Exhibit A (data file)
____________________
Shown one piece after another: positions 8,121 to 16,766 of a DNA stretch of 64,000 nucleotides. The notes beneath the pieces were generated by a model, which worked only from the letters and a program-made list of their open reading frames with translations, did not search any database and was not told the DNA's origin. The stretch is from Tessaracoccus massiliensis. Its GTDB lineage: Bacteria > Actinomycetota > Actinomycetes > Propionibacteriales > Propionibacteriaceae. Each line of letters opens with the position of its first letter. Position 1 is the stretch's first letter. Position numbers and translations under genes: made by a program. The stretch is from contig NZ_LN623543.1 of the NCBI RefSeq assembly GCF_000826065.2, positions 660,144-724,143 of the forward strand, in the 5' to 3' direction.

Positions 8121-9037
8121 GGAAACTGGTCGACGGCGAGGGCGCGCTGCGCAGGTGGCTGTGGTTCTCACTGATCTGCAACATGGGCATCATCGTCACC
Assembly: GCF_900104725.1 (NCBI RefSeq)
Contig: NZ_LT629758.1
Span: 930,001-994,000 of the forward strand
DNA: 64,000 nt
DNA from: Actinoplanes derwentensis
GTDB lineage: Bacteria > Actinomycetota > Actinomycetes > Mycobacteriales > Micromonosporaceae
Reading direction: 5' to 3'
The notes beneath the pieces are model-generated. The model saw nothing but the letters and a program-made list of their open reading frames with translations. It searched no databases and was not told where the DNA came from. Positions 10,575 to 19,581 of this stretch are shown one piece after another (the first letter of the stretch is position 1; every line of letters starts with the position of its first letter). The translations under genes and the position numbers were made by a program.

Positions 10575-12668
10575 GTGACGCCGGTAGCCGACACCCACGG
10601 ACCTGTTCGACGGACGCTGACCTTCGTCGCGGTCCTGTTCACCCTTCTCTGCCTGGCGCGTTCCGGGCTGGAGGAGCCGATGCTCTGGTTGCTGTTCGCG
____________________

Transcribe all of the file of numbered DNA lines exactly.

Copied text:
Shown one piece after another: positions 8,121 to 16,766 of a DNA stretch of 64,000 nucleotides. The notes beneath the pieces were generated by a model, which worked only from the letters and a program-made list of their open reading frames with translations, did not search any database and was not told the DNA's origin. The stretch is from Tessaracoccus massiliensis. Its GTDB lineage: Bacteria > Actinomycetota > Actinomycetes > Propionibacteriales > Propionibacteriaceae. Each line of letters opens with the position of its first letter. Position 1 is the stretch's first letter. Position numbers and translations under genes: made by a program. The stretch is from contig NZ_LN623543.1 of the NCBI RefSeq assembly GCF_000826065.2, positions 660,144-724,143 of the forward strand, in the 5' to 3' direction.

Positions 8121-9037
8121 GGAAACTGGTCGACGGCGAGGGCGCGCTGCGCAGGTGGCTGTGGTTCTCACTGATCTGCAACATGGGCATCATCGTCACC
Assembly: GCF_900104725.1 (NCBI RefSeq)
Contig: NZ_LT629758.1
Span: 930,001-994,000 of the forward strand
DNA: 64,000 nt
DNA from: Actinoplanes derwentensis
GTDB lineage: Bacteria > Actinomycetota > Actinomycetes > Mycobacteriales > Micromonosporaceae
Reading direction: 5' to 3'
The notes beneath the pieces are model-generated. The model saw nothing but the letters and a program-made list of their open reading frames with translations. It searched no databases and was not told where the DNA came from. Positions 10,575 to 19,581 of this stretch are shown one piece after another (the first letter of the stretch is position 1; every line of letters starts with the position of its first letter). The translations under genes and the position numbers were made by a program.

Positions 10575-12668
10575 GTGACGCCGGTAGCCGACACCCACGG
10601 ACCTGTTCGACGGACGCTGACCTTCGTCGCGGTCCTGTTCACCCTTCTCTGCCTGGCGCGTTCCGGGCTGGAGGAGCCGATGCTCTGGTTGCTGTTCGCG